Kling draws upon specific examples to underscore the importance of this flexibility. At different historical junctures, one or the other axis has provided a superior way to frame noteworthy issues. During the American civil rights movement, the oppressor–oppressed axis was best; those who stood up for equal-rights legislation for African Americans were clearly in the right, whereas many libertarians and conservatives approved of the right to discriminate and acquiesced to Jim Crow.
From the 1960s to the 1990s, many Western democracies were beset with rising crime rates. In dealing with this explosion of crime, the civilization–barbarism axis proved most effective. Many experts, operating along the oppressor–oppressed axis, claimed that violent crime could not be reduced without first uprooting racism, poverty, and inequality. But, as Steven Pinker pointed out in The Better Angels of Our Nature, during the 1990s, crime rates were reeled in with the help of a greatly expanded police presence—a conservative solution, if ever there was one.
Unfortunately, this reduction in crime rates has led to a surge in over-incarceration. Many Americans are serving sentences for nonviolent drug offences, and countless others carry criminal records for mere possession. As we reassess our attitudes towards draconian drug laws, we’re increasingly turning to the liberty-coercion axis. When it comes to the victimless crime of drug use, the libertarian approach may be the most enlightened.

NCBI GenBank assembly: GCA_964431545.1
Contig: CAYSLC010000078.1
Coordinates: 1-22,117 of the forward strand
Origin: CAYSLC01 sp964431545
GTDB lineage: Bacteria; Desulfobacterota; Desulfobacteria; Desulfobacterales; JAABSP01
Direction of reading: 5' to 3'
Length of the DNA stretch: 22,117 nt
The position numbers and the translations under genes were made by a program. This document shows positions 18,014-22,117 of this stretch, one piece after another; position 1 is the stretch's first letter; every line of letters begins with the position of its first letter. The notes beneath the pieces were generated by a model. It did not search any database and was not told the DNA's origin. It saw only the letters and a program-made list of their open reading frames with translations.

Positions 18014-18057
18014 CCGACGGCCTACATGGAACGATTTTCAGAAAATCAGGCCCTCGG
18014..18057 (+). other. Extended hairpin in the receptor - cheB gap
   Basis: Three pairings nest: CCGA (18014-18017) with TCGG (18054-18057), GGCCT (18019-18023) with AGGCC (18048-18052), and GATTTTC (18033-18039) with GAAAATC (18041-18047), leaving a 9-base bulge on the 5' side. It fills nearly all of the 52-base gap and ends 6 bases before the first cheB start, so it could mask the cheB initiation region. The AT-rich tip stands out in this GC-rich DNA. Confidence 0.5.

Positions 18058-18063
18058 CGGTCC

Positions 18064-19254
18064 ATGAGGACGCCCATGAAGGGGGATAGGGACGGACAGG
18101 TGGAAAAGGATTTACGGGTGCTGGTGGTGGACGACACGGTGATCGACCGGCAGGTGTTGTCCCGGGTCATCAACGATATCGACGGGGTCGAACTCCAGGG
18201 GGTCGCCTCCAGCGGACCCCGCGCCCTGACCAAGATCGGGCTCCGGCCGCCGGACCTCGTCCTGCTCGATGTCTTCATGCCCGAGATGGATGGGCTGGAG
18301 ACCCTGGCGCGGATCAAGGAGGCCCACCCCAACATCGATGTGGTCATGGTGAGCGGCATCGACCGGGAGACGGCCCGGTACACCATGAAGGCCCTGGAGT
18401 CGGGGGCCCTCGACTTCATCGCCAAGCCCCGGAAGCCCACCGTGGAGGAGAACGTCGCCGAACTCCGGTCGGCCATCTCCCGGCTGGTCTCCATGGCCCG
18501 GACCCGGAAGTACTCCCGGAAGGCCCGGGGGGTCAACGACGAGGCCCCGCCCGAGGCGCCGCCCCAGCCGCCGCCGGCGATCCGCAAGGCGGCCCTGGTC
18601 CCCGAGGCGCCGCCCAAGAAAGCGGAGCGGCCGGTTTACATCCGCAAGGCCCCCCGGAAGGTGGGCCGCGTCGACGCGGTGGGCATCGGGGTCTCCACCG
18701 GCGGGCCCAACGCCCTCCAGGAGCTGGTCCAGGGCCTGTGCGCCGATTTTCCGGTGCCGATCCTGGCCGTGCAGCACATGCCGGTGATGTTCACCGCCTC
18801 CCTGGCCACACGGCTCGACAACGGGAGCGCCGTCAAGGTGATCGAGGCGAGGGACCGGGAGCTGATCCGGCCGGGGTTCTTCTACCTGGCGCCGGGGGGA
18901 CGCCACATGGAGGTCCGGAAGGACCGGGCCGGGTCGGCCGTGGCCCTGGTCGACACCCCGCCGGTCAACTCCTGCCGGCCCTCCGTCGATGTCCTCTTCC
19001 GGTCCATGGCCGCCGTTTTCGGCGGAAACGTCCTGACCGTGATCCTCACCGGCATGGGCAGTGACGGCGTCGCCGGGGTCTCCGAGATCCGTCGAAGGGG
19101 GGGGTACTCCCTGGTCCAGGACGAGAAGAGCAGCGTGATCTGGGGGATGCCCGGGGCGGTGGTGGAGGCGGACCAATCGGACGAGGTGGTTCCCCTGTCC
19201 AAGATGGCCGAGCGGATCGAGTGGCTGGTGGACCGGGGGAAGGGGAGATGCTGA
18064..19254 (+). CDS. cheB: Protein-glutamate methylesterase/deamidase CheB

As these examples show, no single axis fits all issues. Unless we can cycle through each one, we’ll almost certainly be on the wrong side of history, at least some of the time. To have constructive conversations, we must first speak the same language. This means that in the political sphere, we must appreciate the axis that frames each tribe’s conversation. Until we do so, our lack of understanding is liable to morph into frustration, which primes us for undue anger and contempt.
By understanding the merit in each axis, we make room for a more congenial—and productive—discourse. As Kling writes at the end of The Three Languages of Politics, “treating people who use other heuristics [ie. axes] as reasonable is likely to prove a less stressful and more productive way of approaching politics than treating the other heuristics as heresies that must be stamped out.” Compared to today’s Balkanized political arena, Kling’s prescription would make for a much healthier politics.
Tristan Flock is an engineering student and writer with a BSc and a JD. You can follow him on Twitter @tbonesbeard